#RevolutionaryWomen: Crewelwork Pocketbook

A new display of 18th century artifacts has been installed in the Revolutionary Characters exhibit. The new case on #RevolutionaryWomen, focuses on women's education and contributions to the independence effort.

Work pocket book, 1966.0010.001

This pocketbook is included in the case as an example of the needlework skills that were taught to 18th and 19th century girls and young women in schools like Mrs. Susanna Rowson’s. It is a particularly vibrant example of crewelwork embroidery. Because of the technique used, in which the stitches cross over more than one thread, this piece has been dated to around 1745, and no later than 1760. It is made of linen canvas lined with English silk, indicating that the materials were part of the pre-revolutionary trade and importation that occurred between Britain and Boston.

As Boston crept closer to the Revolution, these types of imported goods were rejected in favor of American-made items. Textile production had long been a part of women’s lives, but this change in economic focus turned spinning, weaving, and sewing into revolutionary acts. Producing both everyday and luxury goods in Boston decreased dependency on British and European imports. The skills that girls had previously learned as a matter of course took on a new importance in the fledgling United States.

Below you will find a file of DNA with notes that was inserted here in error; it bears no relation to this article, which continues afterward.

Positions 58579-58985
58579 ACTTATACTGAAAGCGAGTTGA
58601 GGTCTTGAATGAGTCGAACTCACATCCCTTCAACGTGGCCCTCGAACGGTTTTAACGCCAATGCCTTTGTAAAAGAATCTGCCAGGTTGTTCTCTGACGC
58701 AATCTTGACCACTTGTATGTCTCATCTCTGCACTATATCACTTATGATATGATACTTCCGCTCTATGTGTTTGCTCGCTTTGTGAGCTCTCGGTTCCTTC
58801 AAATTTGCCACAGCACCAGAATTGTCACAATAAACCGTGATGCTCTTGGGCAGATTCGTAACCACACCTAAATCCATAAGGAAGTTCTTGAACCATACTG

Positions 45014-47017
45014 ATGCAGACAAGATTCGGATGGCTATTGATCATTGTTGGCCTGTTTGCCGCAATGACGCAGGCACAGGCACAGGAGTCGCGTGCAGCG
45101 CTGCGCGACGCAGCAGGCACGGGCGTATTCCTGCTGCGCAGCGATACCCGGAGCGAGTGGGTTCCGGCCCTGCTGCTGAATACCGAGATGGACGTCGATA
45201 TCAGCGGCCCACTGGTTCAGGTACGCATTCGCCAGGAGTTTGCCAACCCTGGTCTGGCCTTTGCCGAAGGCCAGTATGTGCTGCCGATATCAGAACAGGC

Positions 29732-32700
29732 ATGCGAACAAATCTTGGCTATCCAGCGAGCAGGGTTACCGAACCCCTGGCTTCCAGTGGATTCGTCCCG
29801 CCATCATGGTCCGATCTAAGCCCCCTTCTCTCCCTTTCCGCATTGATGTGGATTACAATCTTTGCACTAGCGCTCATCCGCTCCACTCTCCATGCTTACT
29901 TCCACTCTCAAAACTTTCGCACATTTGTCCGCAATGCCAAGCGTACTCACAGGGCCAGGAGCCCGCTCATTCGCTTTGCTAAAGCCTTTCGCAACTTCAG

This piece was donated to the museum in 1966 by Winifred Franklin Jones of Bangor, Maine. The story passed down through her family was that it had been made by Sarah Franklin (1762-1839), for her father Samuel (1721-1775), a cousin of Benjamin Franklin. Sarah Franklin married Jerome Ripley in 1784 and was the mother of one of the most influential members of the Transcendentalist movement of the 19th century, George Ripley (1802-1880), founder of Brook Farm.

We are not able to corroborate that it was in fact Sarah Franklin Ripley who made this item – her date of birth implies she would not have been producing work at this level before 1770, at which point this style of embroidery was no longer used. But what if an older relative taught her, using outdated techniques? As with so many of the objects in our collection, we enjoy the story while at the same time thinking about it critically.